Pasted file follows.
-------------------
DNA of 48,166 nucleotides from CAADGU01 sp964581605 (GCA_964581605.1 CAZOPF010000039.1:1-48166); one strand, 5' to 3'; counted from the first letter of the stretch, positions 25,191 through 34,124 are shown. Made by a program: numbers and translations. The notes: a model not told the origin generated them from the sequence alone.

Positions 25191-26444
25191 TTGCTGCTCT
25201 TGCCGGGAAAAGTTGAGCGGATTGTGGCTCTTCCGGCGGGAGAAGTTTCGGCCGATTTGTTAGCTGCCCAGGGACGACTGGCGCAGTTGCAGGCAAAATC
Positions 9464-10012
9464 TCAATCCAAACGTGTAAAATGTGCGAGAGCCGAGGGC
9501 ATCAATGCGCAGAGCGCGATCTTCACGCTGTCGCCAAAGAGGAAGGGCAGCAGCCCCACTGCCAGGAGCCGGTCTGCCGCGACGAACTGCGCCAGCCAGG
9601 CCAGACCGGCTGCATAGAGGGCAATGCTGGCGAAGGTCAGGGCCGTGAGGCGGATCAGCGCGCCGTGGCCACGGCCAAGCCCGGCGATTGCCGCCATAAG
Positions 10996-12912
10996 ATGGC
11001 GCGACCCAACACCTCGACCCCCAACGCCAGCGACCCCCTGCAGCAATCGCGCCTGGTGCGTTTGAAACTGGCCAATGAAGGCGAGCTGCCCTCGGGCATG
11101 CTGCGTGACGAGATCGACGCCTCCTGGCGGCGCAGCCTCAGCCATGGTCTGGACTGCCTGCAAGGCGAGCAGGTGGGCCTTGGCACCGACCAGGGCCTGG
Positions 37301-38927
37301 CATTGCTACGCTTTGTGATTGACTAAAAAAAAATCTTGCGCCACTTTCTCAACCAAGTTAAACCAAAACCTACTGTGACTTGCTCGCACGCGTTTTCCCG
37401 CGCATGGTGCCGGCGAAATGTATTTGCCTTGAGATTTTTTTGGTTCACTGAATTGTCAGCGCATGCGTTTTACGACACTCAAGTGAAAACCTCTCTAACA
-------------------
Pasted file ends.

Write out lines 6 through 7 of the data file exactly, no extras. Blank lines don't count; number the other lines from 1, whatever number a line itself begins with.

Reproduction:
9464 TCAATCCAAACGTGTAAAATGTGCGAGAGCCGAGGGC
9501 ATCAATGCGCAGAGCGCGATCTTCACGCTGTCGCCAAAGAGGAAGGGCAGCAGCCCCACTGCCAGGAGCCGGTCTGCCGCGACGAACTGCGCCAGCCAGG